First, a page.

Recent cyberattacks on Colonial Pipeline, NEW Cooperative, Oldsmar, and other critical infrastructure companies have highlighted the harm of downstream liability for organizations, and the importance of its proper assessment.

Assigning responsibility for downstream liability is a challenge, especially given the lack of clear regulations that identify who is responsible for downstream liability among companies, distributors, suppliers, and customers.

For this reason, correctly identifying these factors and establishing clear legal liability over those third-party risks is a priority for companies of any size.

Downstream Liability Defined

When a security failure happens at your business, that can cause a cascade of potential damage for your suppliers and customers. The potential liability for these damages is downstream liability.

For example, a data breach at your company might result in the destruction of customer data, and those customers then lose money because they can’t put their data to good use. Who makes the customer whole for that harm? What if the breach happened because of a security failure at a third party you use? Should that vendor then pay the damages for your harmed customers? Those are the questions that downstream liability attempts to answer.

This concept also includes what is known as vicarious liability, focused on damages (bodily injury, property damage, or any other) caused by a third party when there is a supervisory relationship. This “duty of care” over your service providers’ information security leaves your company exposed to legal action if the providers suffer a cyberattack due to their poor practices; you should have supervised them more closely.

The risks of downstream liability are widespread in today’s digital age. To improve supply chain visibility, many companies have built connections between their computer systems. This enables a cyber attack to spread quickly, causing much more information destruction and operational disruptions across your supply chain.

Supplier Risk and Downstream Liability

The concept of vicarious liability plays a crucial role in managing supplier risks. When you share client data with your third-party partner, you have a supervisory responsibility for assuring that the partner follows various data protection laws. So determining the cybersecurity maturity level of your suppliers is a fundamental part of your risk management program.

Regulatory standards are not the only reason to be concerned about downstream liability. Operational and financial risks also arise from your third parties’ lack of cybersecurity policies. When a supplier falls victim to a cyberattack, that puts your IT infrastructure at risk of downstream attacks and becomes an attack vector for your company.

The Downstream Effect of Cyber Attacks

Just as third parties can be the attack vector for your company, you can be the entry point for your suppliers. This is the most immediate effect of cyber attacks on your environment. For example, the ransomware attack on Colonial Pipeline disrupted Colonial’s delivery of gas, which then disrupted gas stations’ ability to operate.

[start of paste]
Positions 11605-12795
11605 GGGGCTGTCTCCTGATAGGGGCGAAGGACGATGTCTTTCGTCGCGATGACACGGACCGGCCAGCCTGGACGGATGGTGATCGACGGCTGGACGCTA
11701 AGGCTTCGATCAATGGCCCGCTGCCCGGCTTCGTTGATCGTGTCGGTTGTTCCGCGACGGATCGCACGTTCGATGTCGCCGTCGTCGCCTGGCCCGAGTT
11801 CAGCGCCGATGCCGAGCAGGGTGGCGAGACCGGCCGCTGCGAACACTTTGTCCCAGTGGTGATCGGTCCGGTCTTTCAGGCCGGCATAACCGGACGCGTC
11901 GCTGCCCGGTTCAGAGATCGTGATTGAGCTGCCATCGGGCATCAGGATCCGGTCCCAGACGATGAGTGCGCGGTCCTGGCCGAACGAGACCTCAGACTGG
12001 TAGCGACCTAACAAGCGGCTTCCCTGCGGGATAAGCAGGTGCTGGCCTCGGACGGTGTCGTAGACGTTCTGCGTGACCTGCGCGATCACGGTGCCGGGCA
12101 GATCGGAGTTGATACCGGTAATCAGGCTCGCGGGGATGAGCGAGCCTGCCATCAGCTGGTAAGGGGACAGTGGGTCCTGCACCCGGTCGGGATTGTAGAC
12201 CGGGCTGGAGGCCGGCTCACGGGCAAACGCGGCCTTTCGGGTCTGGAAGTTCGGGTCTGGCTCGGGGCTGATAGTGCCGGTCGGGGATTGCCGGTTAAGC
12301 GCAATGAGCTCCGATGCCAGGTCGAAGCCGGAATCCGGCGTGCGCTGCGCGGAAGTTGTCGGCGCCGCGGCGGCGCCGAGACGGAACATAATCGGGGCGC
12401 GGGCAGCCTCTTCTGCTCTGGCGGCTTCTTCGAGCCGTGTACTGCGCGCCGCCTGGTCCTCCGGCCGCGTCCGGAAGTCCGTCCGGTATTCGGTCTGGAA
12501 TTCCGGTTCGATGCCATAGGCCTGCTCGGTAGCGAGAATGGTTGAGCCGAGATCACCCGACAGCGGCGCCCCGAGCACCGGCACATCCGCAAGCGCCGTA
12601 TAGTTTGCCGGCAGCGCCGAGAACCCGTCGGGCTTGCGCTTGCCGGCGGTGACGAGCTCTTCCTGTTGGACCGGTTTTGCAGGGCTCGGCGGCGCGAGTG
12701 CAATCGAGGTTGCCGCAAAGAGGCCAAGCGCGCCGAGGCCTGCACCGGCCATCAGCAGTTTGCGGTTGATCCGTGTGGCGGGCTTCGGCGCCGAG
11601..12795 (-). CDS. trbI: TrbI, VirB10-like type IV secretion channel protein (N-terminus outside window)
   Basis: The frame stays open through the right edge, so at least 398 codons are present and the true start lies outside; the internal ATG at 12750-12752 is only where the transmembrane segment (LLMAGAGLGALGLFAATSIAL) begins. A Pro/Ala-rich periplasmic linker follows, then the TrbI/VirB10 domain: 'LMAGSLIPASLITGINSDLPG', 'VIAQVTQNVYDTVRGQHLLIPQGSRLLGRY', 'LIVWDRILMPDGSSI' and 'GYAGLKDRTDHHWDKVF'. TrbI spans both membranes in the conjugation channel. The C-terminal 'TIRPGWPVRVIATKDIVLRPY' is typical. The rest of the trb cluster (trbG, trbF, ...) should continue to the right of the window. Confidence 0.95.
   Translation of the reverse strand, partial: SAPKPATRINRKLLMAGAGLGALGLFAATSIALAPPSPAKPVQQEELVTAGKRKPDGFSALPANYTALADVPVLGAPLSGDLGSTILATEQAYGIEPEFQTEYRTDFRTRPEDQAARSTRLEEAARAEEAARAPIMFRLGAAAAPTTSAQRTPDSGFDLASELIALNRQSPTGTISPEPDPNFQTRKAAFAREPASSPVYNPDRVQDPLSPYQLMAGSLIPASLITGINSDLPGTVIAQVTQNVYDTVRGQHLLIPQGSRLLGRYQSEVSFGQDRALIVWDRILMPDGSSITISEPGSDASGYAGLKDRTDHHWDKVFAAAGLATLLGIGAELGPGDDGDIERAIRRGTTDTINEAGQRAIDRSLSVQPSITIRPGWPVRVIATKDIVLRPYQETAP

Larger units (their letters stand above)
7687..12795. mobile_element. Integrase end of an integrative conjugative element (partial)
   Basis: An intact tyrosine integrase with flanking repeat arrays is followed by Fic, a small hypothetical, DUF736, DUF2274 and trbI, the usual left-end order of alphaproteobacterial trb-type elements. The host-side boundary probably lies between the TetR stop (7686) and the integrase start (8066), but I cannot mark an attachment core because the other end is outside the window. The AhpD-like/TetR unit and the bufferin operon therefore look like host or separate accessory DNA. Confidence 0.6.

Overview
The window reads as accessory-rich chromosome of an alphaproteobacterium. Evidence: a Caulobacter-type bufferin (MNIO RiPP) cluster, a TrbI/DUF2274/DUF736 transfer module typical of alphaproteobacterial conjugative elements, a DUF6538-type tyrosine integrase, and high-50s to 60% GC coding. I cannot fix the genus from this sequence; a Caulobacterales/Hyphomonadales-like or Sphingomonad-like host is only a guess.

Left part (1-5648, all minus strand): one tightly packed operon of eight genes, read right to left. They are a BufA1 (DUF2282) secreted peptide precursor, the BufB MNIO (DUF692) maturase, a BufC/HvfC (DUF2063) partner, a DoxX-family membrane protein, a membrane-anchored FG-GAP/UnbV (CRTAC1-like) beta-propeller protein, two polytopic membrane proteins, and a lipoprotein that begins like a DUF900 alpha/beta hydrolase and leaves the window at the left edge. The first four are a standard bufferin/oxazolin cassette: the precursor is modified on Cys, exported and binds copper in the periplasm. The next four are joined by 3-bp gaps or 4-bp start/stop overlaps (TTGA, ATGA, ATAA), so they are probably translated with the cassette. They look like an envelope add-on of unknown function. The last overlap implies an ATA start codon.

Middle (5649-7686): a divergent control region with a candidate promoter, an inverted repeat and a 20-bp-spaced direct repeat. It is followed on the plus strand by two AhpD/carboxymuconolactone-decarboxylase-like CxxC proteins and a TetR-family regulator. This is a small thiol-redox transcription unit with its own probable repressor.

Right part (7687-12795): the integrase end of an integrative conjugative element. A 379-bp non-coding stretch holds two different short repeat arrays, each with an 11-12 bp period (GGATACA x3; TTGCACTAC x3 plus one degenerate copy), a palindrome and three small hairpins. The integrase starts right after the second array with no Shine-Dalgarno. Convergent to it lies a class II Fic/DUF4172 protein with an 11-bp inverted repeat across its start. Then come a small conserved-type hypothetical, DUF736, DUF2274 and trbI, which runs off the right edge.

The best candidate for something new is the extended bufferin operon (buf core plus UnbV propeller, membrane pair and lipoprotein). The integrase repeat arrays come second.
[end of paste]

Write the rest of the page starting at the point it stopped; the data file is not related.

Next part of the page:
As a practical matter, this means the target’s resilience to an attack can influence the downstream impact on other community members. If those community members are not well prepared, the consequences will spread quickly.

How to Avoid Downstream Liability

Downstream liability is a risk that must be addressed when formulating an effective risk management plan. As such, some standard practices can help mitigate this kind of risk.

First, robust third-party risk management assures that your third parties comply with information security regulations similar to those of your company; that can minimize overall third-party risks. Communication with your third parties plays a crucial role in preventing downstream attacks to and from your company.

Maintaining a cyber security-aware culture within your company minimizes common cyber risks that generate downstream liability. Compliance with cybersecurity standards and regulations demonstrates a duty of care and reduces your overall risk landscape. Implementation of prevention and mitigation measures within your computer systems and across networks is essential.

In addition to traditional risk management techniques, your organization may consider insurance coverage. Some insurance companies offer downstream coverage, which is a liability policy specifically designed for the mitigation of downstream liability costs. As with most liability coverage, these policies are full of disclaimers, so do your research.

Mitigate the Risks of Downstream Liability with ZenGRC

Global disruptions can directly harm your procurement and sourcing capabilities, resulting in business continuity and financial risks. Cyber supply chain risk management is critical because the world is increasingly connected, and every company relies on outside enterprises for business continuity.

ZenGRC’s compliance, risk, and workflow management software is an intuitive, simple-to-use platform that not only maintains track of your process but also allows you to identify areas of high risk before they become an issue.

Using ZenGRC to manage your third-party partners reduces the efforts associated with a robust vendor risk management program. Its continuous monitoring tools keep you on top of your third-party compliance management. It will even send out vendor compliance questionnaires and keep track of the responses as they come in.

ZenGRC enables you to manage your cyber supply chain risk and compliance in a worry-free manner. Automated workflows reduce manual intervention and improve audit trails. Our system handles a lot of the work for you, so you don’t have to be on high alert 24 hours a day, seven days a week.

Schedule a demo today and see how ZenGRC can streamline your vendor risk assessments and regulatory compliance processes.